On 2009-01-29 we obtained an ingress of WASP-13b and an egress on 2009-05-05. We obtained full transits of WASP-13b on 2010-02-03 and 2011-01-13. Unfortunately, both observations were degraded by some clouds. Observations with transparency lower than 94% were clipped. On 2010-02-03 the transit observation was interrupted after ingress due to the derotator reaching its limiting position and the two parts of this transit are treated as separate observations. This observation shows systematics near the rotator interruption and is affected by clouds before the egress. We experimented removing it from the final analysis and concluded that its inclusion does not bias the results. On the last 20 minutes of the 2011-01-13 observation the position of the star in the CCD varied by 10 pixels in the x and 15 pixels in y which caused an additional trend in the light curve. Due to its effect on the normalisation of the light curve, the last 20 minutes of the 2011-01-13 observation were clipped. The number of exposures taken, estimated FWHM and aperture radius used for each observation are given in Table 1. We also included in our analysis, the previously published transit of WASP-13 taken with m James Gregory Telescope (JGT) at St Andrews University on 2008-02-16 (Skillen et al., 2009).
|Date||number exposures||FWHM||aperture radius|
The final high precision transit light curves for WASP-13b are shown in Figure 1 along with the best-fit model described in Section 3.2. We overplot the model residuals and the estimated uncertainties, which are discussed in Section 3.1. To illustrate the quality of our results we also show the phase folded weighted combination of all the light curves in Figure 2. Around -0.01 in phase the only high precision data is from the 2011-01-13 light curve that shows extra scatter. is below the transit model. The remaining transit phases are better sampled and hence have smaller errors.
3 Data analysis
3.1 Photometric errors
As mentioned above the initial photometric errors include only shot noise, readout and background noises, which underestimates the true errors. To obtain a more reliable estimate of the errors we begin by scaling the errors of each light curve so that the reduced of the best fitting model is 1.0. This resulted in the multiplication of the errors by , , , , and , for the 2008, Jan 2009, May 2009, ingress 2010, egress 2010 and 2011 light curves, respectively. For the RISE observations, this indicates that the photometric errors are higher than expected from photon noise, probably due to the non-photometric conditions of these observations.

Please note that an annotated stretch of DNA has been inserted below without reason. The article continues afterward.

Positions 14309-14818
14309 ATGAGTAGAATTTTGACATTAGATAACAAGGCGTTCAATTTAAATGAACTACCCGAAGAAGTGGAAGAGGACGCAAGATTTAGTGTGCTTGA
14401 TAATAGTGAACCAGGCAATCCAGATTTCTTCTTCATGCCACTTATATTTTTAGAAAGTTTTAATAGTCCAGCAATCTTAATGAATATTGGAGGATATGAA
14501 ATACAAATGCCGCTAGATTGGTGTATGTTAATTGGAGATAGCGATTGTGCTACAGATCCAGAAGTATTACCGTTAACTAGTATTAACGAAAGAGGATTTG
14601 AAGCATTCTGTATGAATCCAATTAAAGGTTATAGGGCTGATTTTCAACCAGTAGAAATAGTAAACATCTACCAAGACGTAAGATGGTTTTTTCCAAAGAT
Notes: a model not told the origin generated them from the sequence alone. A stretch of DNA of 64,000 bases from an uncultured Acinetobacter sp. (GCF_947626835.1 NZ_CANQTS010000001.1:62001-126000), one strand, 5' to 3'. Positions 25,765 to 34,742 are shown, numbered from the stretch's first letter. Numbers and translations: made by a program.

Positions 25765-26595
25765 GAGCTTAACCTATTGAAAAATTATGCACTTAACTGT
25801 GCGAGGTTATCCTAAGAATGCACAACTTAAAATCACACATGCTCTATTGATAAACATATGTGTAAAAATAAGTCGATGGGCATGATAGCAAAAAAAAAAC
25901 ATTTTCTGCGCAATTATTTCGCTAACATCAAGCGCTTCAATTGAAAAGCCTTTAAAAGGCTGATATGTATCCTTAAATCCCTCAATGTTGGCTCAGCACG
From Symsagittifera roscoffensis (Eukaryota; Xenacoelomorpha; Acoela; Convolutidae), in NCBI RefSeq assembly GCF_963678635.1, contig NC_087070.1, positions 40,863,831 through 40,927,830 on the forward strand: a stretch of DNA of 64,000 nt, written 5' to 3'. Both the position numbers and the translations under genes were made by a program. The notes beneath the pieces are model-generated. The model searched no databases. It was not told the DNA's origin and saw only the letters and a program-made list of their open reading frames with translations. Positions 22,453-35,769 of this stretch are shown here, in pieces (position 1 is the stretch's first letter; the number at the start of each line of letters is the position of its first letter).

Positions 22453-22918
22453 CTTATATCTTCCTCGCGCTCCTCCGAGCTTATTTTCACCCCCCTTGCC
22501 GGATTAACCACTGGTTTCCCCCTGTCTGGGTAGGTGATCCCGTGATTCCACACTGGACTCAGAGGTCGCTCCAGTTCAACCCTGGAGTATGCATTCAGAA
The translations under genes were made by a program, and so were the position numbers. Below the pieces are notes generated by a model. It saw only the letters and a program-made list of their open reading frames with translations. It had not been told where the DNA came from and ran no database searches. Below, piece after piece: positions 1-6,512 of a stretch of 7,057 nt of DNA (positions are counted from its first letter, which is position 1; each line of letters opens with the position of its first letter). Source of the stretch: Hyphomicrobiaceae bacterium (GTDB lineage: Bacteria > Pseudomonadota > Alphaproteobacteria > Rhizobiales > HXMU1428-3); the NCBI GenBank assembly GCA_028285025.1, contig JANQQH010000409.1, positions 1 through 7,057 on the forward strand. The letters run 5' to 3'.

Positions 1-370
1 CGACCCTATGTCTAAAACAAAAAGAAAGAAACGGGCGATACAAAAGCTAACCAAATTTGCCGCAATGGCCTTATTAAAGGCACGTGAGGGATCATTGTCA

Exoplanet transit observations are also affected by time correlated noise which can lead to underestimated parameter uncertainties (Pont et al., 2006; Carter & Winn, 2009). The residuals displayed in Figure 1 show that the photometric noise is dominated by white noise. Nevertheless, we included time-correlated noise following the procedure from Gillon et al. (2009). Using the residuals of the best fit model, we estimated the amplitude of the red noise, , to be ppm (Jan 2009), ppm (May 2009), ppm (ingress 2010), ppm (egress 2010), and ppm (2011). For the 2008 light curve, the red noise was found to be negligible. These errors were added in quadrature to the rescaled photometric errors and were used in the final Markov Chain Monte Carlo (MCMC) chains.
3.2 Determination of system parameters